We fight to improve the lives
of everyone affected by epilepsy

Emily

I was diagnosed with epilepsy when I was 9 years old, when I found this out people such as family, friends and school were concerned. They all wondered if my condition would limit what I was capable of.

I was advised to leave swimming even though I was close to achieve my golden award, my mum said she would be more comfortable if I had my friends round instead of going out with them and school wondered if my epilepsy would slow me down. This just got me down especially when kids at my school kept asking questions like 'why do you have it?' it was only when a boy that had always targeted me said 'now that you have epilepsy you can't do what the rest of us can do, because you have to be more careful.' From that moment I was determined to show people nothing had changed.

Just because I had idiopathic epilepsy it doesn't mean I'm any different and just because the reason I have epilepsy is uncertain it doesn't mean that my life and future is. I got my seizures under control and have achieved the many things people thought I wouldn't be able to. I got my gold award in swimming, I was promoted to black belt at 13 and am now a 2nd dan black belt in tang soo do, I'm hopefully going to become a qualified dance teacher this summer.

There was also the concern if my education would be affected by my epilepsy when it hasn't, many people believed that it would hold me back especially the boy who kept trying to pull me down. but again they just making these assumptions too early. I left school with 14 GCSE's 5 A*'s and 9 A's and I am now doing A levels predicted to get AAB with an unconditional offer for the University of York to study English in Education in the hope of becoming a primary teacher or a speech therapist.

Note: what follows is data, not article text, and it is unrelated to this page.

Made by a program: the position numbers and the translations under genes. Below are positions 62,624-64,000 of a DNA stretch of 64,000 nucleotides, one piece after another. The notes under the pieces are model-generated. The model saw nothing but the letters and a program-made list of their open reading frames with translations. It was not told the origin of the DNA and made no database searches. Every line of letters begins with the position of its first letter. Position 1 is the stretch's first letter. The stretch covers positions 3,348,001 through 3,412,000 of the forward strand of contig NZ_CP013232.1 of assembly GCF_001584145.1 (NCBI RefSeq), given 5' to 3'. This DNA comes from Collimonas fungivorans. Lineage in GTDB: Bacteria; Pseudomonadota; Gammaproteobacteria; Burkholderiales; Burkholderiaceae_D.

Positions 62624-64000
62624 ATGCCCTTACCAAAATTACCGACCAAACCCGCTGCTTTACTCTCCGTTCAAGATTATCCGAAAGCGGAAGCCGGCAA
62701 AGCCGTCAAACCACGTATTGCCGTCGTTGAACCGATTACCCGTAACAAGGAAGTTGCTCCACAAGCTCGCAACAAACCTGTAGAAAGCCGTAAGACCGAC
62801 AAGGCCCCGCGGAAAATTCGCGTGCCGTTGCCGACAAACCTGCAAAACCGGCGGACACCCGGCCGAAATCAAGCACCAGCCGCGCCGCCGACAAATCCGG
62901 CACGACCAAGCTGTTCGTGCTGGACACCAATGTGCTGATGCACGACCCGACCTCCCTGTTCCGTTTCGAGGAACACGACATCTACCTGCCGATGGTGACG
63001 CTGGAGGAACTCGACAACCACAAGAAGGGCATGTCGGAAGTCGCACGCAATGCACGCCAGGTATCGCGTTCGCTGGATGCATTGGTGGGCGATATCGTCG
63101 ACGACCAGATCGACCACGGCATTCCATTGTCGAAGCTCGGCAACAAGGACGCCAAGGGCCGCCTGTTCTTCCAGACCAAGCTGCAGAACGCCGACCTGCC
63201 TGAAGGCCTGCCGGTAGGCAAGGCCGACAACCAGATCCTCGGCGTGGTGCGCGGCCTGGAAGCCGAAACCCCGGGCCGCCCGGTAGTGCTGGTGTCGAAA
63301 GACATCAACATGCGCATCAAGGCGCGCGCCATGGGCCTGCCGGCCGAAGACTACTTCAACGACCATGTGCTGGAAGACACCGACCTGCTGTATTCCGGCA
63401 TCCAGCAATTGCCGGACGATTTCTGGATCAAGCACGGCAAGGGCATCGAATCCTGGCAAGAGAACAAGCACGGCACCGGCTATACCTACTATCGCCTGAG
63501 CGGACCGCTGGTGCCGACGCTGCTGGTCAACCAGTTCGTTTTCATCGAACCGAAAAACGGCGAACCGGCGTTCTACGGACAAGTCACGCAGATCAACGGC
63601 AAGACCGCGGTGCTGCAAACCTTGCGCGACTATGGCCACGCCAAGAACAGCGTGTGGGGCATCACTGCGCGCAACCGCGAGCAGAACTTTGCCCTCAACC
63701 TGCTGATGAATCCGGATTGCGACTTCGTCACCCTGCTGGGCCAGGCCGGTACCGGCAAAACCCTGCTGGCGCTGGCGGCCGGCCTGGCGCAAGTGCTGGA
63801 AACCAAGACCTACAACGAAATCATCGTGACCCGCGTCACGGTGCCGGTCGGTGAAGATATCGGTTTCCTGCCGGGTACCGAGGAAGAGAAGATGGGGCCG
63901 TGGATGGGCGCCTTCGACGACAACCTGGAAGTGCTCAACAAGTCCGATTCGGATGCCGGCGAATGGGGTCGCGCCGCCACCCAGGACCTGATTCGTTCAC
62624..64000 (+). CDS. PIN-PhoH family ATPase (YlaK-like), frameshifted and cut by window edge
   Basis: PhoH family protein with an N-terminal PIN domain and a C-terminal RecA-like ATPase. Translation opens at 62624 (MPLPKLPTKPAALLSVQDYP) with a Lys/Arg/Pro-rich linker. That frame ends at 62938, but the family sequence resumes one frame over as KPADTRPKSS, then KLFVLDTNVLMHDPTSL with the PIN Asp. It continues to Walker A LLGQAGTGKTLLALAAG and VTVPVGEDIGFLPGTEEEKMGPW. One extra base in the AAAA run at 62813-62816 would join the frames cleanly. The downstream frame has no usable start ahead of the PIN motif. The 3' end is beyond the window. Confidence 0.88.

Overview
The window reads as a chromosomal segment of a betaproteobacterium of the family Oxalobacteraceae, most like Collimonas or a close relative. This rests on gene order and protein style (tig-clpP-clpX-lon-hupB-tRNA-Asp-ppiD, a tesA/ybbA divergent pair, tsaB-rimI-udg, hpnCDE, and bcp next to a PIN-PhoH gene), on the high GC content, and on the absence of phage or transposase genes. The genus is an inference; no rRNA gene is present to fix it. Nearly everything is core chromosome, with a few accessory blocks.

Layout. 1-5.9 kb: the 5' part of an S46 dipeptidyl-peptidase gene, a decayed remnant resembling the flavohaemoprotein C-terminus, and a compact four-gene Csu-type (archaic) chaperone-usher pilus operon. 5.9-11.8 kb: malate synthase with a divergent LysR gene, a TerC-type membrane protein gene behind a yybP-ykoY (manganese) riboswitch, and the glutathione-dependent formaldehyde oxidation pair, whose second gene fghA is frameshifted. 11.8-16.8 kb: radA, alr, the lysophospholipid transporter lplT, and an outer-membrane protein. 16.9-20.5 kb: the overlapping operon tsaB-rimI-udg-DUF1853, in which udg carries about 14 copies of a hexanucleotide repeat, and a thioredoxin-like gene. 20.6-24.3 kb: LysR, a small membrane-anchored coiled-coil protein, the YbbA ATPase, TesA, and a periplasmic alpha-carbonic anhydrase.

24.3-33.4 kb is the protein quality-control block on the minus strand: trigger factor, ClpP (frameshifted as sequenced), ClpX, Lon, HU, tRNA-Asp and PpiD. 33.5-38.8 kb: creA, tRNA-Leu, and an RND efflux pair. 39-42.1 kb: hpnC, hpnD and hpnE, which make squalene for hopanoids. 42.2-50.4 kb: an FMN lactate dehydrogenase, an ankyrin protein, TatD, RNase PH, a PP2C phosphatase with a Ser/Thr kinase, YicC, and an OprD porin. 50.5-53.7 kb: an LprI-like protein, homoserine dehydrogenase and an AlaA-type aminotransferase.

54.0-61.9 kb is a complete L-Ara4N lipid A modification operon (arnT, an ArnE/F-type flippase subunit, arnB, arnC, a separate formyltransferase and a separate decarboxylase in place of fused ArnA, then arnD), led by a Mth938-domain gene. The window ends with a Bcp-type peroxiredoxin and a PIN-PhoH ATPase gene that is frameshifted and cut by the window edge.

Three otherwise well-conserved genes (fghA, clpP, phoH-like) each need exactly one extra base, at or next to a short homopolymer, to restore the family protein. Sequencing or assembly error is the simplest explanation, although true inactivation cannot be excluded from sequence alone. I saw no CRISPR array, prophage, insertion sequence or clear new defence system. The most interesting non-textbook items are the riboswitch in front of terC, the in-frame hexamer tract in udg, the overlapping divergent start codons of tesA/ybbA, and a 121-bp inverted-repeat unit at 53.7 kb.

My motivation was never to prove that I could do all these things even with epilepsy, my motivation was be the best I can be. I stand by the phrase 'I have epilepsy, epilepsy does not have me.' My only goal that was linked to epilepsy was my motivation to let people know about the condition at school and college and hopefully at university when I go I made people more aware of the condition, differed facts from myths such as epileptics can't drive e.g. i have my drivers license after passing first time and letting people know what they can do to help epileptics e.g. knowing the recovery position.

Epilepsy Action was there when I needed them and spreading the message of epilepsy is my way of saying thank you. The boy that always tried to put me down is now one of e-actions biggest supporters, hopefully proving that epilepsy is not a label or a description of who somebody is, it's medical condition nothing more. if people are more aware the less epilepsy will take over peoples lives.

I'm excited to live the rest of my life with epilepsy not stopping me from achieving anything.

Emily
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